Motorcycle riders aim to spread awareness this month
Posted May 12, 2009
Updated May 13, 2009
Raleigh, N.C. — May is Motorcycle Safety Awareness Month, and riders are urging motorists to share the road. And for good reason. North Carolina's motorcycle death rate is the eighth highest in the nation, according to AAA Carolinas.
Motorcycles represent 2 percent of registered vehicles but are involved in 12 percent of fatal traffic deaths. The death toll rose from 97 in 2003 to 190 in 2007.
A month ago, Siim Eiland became a Harley-Davidson motorcycle owner. He said the higher crash and fatality rates didn't curb his desire to ride.
"I've wanted a motorcycle for years," he said.
However, the 23-year-old says his parents were against it.
"Particularly, my mom, she hated the idea of a motorcycle. But then I got older and I no longer listen to mom so much," Eiland said.
A wreck involving a motorcycle tied up traffic during rush hour Tuesday on Interstate 40 at Harrison Avenue in Cary. The unidentified rider was injured. The state Highway Patrol has not yet said why the motorcycle, a vehicle and a tractor-trailer collided.
Motorcycle riders are often the injured person in collisions with vehicles, as they have no protection, except for a helmet.
"In this business, it's not uncommon you come in Monday morning and you hear about one of your customers that was in an accident," said Scott Northrup, general manager of Ray Price Harley-Davidson.
Northrup said he believes the responsibility of motorcycle safety is shared equally between riders and drivers.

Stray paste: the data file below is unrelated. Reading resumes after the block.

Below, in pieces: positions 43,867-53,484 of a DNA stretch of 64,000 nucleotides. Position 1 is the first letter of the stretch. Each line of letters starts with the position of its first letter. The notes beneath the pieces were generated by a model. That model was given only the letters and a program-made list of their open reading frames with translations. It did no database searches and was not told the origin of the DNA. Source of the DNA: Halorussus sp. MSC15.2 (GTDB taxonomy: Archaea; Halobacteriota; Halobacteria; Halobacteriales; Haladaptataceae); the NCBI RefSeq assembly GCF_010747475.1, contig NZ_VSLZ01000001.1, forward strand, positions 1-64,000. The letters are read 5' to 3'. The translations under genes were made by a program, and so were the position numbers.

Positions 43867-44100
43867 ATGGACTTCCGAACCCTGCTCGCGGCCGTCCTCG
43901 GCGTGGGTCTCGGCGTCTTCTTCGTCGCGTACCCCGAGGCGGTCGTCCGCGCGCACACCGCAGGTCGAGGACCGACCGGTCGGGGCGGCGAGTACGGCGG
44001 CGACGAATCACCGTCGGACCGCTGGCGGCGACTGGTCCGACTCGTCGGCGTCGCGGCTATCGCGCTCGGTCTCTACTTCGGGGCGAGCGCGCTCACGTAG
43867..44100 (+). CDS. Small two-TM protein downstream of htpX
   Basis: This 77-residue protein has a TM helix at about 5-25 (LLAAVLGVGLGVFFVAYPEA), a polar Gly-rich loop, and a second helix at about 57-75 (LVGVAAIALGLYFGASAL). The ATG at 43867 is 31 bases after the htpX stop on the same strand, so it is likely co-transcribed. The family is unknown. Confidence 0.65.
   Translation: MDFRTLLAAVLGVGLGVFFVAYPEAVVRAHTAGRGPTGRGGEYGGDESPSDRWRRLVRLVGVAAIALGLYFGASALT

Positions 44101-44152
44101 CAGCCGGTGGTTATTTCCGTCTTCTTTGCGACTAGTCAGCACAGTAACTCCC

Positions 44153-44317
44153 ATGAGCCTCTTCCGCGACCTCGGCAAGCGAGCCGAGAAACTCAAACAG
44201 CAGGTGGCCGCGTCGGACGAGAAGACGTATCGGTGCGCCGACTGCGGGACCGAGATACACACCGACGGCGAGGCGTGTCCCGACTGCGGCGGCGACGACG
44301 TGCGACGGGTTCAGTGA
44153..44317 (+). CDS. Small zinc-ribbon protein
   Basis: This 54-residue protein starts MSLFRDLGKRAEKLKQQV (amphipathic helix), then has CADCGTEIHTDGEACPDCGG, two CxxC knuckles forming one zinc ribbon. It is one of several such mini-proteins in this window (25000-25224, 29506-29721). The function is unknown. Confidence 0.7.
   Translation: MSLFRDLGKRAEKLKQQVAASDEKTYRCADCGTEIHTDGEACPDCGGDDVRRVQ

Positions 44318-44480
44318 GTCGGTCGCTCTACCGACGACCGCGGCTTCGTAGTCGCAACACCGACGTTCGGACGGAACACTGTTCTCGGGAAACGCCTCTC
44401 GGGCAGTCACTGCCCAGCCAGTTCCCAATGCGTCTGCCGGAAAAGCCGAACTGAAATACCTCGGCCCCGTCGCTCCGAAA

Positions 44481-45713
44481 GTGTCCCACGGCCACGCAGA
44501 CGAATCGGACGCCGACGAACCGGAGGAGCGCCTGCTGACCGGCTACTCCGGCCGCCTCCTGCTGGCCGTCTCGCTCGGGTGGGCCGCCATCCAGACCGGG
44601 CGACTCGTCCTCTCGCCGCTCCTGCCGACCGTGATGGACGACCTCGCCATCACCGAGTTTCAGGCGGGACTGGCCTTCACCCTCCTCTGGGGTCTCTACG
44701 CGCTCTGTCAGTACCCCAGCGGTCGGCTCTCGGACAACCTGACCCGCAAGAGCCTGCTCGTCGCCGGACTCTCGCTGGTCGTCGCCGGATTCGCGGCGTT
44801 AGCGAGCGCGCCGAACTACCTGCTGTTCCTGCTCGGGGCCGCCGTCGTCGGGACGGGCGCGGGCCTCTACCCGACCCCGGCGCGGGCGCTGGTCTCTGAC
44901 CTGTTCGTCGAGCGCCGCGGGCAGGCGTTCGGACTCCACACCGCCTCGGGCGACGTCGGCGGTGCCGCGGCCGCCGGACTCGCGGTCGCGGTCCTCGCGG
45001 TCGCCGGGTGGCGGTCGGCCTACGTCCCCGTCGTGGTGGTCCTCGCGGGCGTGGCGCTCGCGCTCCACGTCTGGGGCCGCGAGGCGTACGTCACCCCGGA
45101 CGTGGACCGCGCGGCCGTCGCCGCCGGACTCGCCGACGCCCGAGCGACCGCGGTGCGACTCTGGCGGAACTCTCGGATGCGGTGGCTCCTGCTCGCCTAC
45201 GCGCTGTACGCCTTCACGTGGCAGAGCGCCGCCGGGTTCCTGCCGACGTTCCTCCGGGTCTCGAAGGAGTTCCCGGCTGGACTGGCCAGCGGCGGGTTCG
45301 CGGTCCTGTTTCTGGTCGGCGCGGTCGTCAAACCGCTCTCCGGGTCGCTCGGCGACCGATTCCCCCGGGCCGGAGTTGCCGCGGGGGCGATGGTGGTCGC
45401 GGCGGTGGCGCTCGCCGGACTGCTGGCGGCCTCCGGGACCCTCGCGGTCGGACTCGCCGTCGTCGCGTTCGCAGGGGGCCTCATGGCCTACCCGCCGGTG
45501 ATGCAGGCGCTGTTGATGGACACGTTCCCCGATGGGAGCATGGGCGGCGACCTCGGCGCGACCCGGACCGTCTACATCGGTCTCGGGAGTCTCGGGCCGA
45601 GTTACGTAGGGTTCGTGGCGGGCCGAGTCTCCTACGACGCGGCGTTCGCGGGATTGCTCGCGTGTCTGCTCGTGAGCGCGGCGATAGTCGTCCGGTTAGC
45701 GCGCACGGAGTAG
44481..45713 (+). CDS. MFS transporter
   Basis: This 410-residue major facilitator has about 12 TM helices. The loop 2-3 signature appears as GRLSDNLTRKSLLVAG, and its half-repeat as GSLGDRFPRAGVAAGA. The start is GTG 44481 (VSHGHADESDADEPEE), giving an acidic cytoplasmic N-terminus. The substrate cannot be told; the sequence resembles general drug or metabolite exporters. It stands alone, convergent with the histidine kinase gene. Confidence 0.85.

"Be careful and pay attention to the cars, and the cars pay attention to motorcycles. We're here and we're not going anywhere," Northrup said.
Northrup also said he believes before anyone is licensed to ride, they should be required to take a motorcycle safety course. But state law does not require a road test or safety course to obtain a learners' permit to drive a motorcycle.
"Safety is number one. It's very important to us," Northrup said.
Safety tools and defensive driving techniques he said are crucial to avoiding a crash. Having taken a safety course, Eiland agreed.
"There's no daydreaming on a motorcycle. You daydream, bad things happen," Eiland said.
Being alert and smart, Eiland said the feeling he experiences on his motorcycle makes it worth the risk.
"I can not describe the feeling because it's amazing," Eiland said. "You got to live one day at a time and enjoy it."
Safety experts say it is important for both riders and drivers to be keenly aware of a vehicle's blind spot. They also suggest drivers take a second look when a motorcycle is approaching because it is sometimes difficult to judge how far away it is and how fast it is going.